The top US diplomat told the House Foreign Affairs Committee that steps the administration is considering include asking Congress to increase the number of visas for these Afghans and the possibility of humanitarian parole – a position that allows those seeking asylum. those who are in immediate danger. US
“We are looking at every option,” the top US diplomat said.
But Blinken did not give a direct answer when lawmakers pressed him on the need to consider deporting thousands of Afghans waiting for special immigrant visas to a third country where they could be safe as they waited for visas. .
Texas Congressman Mike McCall, the Republican leading the committee, called on the Biden administration to remove anyone in Afghanistan who has reached a “critical stage” in the verification process for special immigrant visas for a third country, while They await approval, and they pressed Blinken for details about how the administration is dealing with the challenge as the US troop withdrawal deadline of September 11 is only a few months away.
“Mr. Secretary, the clock is ticking, and the Taliban are on the march. And so I am asking this administration to remove anyone who has reached a critical stage in the security investigation process so that they may not enter a third country. Get the job done. Visa processing before the US completes its military retrograde. The time for promises and vague promises is over,” McCall told Blinken. “We need action, and we need it tomorrow.”
Advocates urging the administration to speed up the process say the commitments Blinken made are not enough.
Group No. One president James Mirvaldis said, “Processing 1,000 SIVs a month doesn’t even bring administrators close to rolling them all out by September. At that pace it would still take a year and a half to process the full backlog.” ” Left Behind, which describes itself as an all-volunteer organization working to support special immigrant visa recipients.
At the Pentagon, General Kenneth McKenzie, the commander of the US Central Command that oversees the Middle East region, told reporters during a phone briefing on Monday that the US troop withdrawal from Afghanistan is “nearly half finished.”
“We are on pace, and it continues very smoothly,” McKenzie said. Asked whether there is a point at which the military needs to take a decision to start evacuating Afghan visa applicants or whether it can do so after September, he said: “Whatever orders we will be given, We’ll have the ability to follow that. Obviously it’s easier sometimes than others, but the United States military has remarkable capabilities for these kinds of things. We’re going to do whatever is necessary, Whenever necessary, we can.”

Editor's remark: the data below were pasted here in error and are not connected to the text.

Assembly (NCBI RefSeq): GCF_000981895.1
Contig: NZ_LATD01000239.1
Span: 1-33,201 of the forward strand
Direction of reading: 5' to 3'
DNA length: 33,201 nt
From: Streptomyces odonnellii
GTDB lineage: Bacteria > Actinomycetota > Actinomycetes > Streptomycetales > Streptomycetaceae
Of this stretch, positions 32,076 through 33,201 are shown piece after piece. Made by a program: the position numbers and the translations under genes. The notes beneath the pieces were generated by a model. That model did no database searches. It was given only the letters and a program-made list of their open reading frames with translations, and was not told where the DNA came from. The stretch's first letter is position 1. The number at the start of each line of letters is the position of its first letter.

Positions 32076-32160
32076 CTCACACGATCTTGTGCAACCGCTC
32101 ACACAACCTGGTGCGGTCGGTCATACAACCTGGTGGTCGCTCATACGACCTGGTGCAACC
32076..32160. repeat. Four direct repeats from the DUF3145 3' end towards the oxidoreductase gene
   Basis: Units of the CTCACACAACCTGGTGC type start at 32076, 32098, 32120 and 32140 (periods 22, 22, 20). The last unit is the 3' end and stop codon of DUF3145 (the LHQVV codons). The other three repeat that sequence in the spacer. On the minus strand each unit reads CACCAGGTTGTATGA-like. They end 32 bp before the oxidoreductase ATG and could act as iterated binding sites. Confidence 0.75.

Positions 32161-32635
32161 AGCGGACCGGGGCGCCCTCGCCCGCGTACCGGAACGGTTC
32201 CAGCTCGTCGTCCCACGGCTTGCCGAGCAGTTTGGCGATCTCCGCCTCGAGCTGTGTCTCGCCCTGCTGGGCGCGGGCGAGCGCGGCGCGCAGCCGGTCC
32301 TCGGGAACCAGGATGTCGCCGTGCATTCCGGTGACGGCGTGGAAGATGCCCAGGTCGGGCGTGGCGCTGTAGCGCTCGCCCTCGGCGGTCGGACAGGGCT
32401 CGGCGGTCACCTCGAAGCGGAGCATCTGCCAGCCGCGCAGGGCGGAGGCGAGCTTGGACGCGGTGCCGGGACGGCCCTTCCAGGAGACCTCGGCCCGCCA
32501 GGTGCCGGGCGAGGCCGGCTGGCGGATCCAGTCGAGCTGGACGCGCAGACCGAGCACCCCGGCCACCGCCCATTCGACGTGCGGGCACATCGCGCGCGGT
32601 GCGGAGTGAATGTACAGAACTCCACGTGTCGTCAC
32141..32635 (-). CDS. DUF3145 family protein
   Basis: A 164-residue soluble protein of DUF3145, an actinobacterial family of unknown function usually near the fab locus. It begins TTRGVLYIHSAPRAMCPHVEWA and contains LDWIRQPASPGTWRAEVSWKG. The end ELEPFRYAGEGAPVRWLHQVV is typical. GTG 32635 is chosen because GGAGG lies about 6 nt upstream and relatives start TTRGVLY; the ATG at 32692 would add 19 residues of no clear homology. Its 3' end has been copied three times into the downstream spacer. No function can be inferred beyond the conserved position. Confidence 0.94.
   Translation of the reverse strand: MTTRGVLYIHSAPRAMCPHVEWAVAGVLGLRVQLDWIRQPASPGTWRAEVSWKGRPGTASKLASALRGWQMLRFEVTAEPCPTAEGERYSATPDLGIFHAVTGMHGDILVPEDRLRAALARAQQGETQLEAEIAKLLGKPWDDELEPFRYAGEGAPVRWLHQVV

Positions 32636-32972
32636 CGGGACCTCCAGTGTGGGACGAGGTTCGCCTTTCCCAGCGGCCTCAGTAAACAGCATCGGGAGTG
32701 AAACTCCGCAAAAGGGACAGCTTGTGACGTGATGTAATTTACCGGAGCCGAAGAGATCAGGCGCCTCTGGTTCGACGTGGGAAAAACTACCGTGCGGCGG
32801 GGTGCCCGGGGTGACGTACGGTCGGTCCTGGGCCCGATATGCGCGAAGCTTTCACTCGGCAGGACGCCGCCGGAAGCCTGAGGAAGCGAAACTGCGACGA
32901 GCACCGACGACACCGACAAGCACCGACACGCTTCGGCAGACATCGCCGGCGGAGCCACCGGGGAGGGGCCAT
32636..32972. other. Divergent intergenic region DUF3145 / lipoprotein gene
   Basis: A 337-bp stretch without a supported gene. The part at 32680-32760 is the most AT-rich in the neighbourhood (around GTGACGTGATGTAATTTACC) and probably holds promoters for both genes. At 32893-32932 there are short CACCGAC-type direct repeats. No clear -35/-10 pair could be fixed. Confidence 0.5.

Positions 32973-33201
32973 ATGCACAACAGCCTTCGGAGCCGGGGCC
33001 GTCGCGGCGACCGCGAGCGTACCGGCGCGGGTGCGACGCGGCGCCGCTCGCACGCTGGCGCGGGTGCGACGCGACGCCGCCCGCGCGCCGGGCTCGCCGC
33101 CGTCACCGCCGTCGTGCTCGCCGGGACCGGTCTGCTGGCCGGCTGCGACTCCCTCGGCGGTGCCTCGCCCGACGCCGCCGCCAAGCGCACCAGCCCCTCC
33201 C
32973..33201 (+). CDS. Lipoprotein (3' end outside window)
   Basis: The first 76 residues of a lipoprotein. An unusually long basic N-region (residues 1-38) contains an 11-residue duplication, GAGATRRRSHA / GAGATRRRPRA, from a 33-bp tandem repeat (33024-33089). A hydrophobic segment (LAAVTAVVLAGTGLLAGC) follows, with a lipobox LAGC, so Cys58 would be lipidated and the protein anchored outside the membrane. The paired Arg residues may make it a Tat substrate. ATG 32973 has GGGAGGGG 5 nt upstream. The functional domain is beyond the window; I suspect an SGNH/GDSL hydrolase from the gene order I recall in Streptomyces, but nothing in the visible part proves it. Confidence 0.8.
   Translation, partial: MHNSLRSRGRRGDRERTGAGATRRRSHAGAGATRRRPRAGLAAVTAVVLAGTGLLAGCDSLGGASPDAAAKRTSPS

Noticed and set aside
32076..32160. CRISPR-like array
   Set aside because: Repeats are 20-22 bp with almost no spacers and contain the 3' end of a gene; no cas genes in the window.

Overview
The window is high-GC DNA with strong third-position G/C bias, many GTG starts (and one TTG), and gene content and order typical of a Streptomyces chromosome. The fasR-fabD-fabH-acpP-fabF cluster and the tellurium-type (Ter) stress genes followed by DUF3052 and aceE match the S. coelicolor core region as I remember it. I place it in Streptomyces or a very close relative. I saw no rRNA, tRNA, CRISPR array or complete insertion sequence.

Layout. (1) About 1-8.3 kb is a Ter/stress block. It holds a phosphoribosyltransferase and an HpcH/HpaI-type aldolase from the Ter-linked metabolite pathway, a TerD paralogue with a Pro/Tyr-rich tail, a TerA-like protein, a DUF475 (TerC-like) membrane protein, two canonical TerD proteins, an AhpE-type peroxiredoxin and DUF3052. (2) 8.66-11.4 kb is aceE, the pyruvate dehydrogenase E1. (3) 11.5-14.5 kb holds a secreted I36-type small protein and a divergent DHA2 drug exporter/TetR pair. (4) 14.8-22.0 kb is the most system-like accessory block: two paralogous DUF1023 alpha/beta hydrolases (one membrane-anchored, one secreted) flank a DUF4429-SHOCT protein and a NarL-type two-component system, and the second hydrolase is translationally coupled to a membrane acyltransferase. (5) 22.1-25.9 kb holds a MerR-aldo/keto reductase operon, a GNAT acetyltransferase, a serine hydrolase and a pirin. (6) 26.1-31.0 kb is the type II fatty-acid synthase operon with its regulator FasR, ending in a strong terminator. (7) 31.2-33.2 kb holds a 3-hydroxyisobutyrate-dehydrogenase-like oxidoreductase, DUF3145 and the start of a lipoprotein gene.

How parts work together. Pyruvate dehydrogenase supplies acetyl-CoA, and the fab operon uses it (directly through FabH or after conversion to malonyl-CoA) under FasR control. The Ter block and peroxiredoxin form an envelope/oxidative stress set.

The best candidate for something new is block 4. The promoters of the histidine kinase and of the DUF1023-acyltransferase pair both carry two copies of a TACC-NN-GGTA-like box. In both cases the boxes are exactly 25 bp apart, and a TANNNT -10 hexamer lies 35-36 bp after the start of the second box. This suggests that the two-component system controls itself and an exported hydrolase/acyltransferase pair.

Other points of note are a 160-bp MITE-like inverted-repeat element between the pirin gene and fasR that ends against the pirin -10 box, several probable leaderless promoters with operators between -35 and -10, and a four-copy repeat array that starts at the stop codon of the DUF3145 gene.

He also said that the administration had an allocation of 26,000 visas and has used 15,000, leaving it with 11,000 visas to accommodate 18,000 applicants.
“We are seeking your support to add 8,000 to our range so we can accommodate all of us, and we can get back to you if we need more,” Blinken said.
As lawmakers worried about the fate of Afghan interpreters and others assisting the US, Blinken said violence against special immigrant visa seekers could not escalate immediately after US troops left the country and argued. Given that the US would still have significant gains.
‘Afghanistan will not back down’
“Even as we withdraw our forces, we are not withdrawing from Afghanistan,” Blinken told the House Appropriations Subcommittee on Monday afternoon. “We are determined to maintain a strong embassy presence, programs to support Afghanistan, its people and its government, economic development, humanitarian, security forces. All this will remain. We will work with other partners to ensure this. Working together that they stay together, and that we remain deeply engaged in supporting the government, supporting the people.”
“And whatever happens in Afghanistan, if there is a significant drop in security, it may well happen, we discussed it earlier, I don’t think it will be something that happens from Friday to Monday. ,” Blinken said. The Appropriations Subcommittee, “I therefore do not necessarily equate the departure of our forces with any immediate deterioration in the situation in July, August or early September.”
CNN’s Ellie Kaufman and Corey James contributed to this report.